Annexation request faces opposition from residents

City Council to discuss petition that would allow for single-family homes.
Sunday, March 6, 2005 | 12:00 a.m. CST; updated 2:23 a.m. CDT, Monday, July 21, 2008

Some Boone County residents are upset over another possible annexation.

On Monday night, the City Council will consider a petition for voluntary annexation of a property on the southeast corner of State Route KK and River Hills Road.

The land is about 10 acres owned by Lewis Davidson. It is currently zoned A-1, or agricultural, by Boone County. If the annexation is approved, Columbia would rezone the property R-1, or residential, which would allow for a neighborhood of single-family homes.

Davidson did not appear at the Feb. 10 Planning and Zoning Commission meeting or the Feb. 21 City Council meeting. He could not be reached for comment.

Residents made note of Davidson’s absences at the public hearing. They said Davidson is moving and will not be effected by any development.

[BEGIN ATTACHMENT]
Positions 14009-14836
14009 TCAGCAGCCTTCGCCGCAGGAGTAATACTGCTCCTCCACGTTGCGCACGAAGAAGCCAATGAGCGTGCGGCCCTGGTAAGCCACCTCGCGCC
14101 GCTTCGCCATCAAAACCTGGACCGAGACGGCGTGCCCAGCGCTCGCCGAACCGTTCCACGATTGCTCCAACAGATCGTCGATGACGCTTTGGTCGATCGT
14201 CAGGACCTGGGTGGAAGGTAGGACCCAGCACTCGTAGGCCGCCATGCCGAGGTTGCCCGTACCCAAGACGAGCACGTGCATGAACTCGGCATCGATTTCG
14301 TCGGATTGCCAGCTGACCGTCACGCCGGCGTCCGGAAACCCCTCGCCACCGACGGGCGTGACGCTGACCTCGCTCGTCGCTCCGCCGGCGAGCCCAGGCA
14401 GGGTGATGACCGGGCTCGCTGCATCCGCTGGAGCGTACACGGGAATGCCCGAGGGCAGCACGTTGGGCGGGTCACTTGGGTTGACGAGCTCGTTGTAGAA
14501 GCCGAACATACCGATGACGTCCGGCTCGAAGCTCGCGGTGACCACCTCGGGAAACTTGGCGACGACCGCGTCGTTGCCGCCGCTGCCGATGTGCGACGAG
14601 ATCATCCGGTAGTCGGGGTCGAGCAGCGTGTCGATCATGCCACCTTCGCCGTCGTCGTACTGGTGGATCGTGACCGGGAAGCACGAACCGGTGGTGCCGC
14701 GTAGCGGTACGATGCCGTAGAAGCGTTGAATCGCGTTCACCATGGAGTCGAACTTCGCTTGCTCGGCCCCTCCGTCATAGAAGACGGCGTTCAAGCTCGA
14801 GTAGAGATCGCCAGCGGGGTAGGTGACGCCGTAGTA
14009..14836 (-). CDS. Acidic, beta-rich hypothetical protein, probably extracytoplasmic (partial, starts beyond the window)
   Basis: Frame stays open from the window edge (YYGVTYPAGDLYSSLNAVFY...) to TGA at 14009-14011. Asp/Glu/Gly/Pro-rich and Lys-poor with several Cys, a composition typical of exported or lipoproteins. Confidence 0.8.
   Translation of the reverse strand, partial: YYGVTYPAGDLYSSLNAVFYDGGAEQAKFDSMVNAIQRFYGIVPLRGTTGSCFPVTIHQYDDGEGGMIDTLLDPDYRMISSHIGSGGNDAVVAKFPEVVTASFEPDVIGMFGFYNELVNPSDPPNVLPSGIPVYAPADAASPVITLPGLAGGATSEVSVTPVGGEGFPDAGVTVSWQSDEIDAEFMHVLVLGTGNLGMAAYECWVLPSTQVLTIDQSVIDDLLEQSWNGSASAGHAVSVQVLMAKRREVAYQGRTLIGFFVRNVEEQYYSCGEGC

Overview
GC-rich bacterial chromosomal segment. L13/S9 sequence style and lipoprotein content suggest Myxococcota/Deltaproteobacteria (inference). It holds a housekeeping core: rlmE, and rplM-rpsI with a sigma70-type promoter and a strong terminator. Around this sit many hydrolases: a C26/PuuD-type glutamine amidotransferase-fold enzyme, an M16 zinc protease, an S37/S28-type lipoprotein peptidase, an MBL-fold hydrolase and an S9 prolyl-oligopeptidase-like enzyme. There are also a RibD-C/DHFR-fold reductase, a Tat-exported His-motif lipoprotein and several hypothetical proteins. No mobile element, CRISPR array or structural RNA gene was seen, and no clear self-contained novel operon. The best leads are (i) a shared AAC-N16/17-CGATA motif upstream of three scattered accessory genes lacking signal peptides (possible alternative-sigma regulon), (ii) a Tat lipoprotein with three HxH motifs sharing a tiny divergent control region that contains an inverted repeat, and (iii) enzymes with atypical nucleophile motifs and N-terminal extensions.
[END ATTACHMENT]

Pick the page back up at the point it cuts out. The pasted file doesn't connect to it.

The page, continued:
Sharon Savage, a resident who lives near Davidson’s property, is opposed to the rezoning and annexation. She moved to Boone County three years ago looking for a rural lifestyle. Savage said she understands Columbia is a growing city, but views the city’s expansion as erratic.

“This kind of hopscotch of skipping over a few miles and building another ring of suburban development — I just don’t think that’s a way to plan a city,” she said.

Another concern of area residents was the location of the proposed development.

“This is so badly situated,” Savage said. “It will either be on a dirt road or on highway KK where they will not be able to see to the right because there is a huge hill in the way.”

The Planning and Zoning Commission unanimously recommended denial of this petition. It cited concerns with the road conditions and Davidson’s absence.

The residents showed their opposition by filing a protest petition against rezoning the land on March 2. City clerk Sheela Amin said this petition wouldn’t stop the annexation or zoning. It would require the City Council to pass the zoning amendment by a two-thirds vote instead of a majority. To be considered valid, the petition had to be signed by 30 percent of the residents living within 185 feet of the proposed property. Approximately 78 percent, 10 residents, signed the petition.

The annexation will be the first issue discussed at Monday’s meeting, where the council will also hear comments from the public and vote. The meeting will be held at 7 p.m. at 701 E. Broadway.

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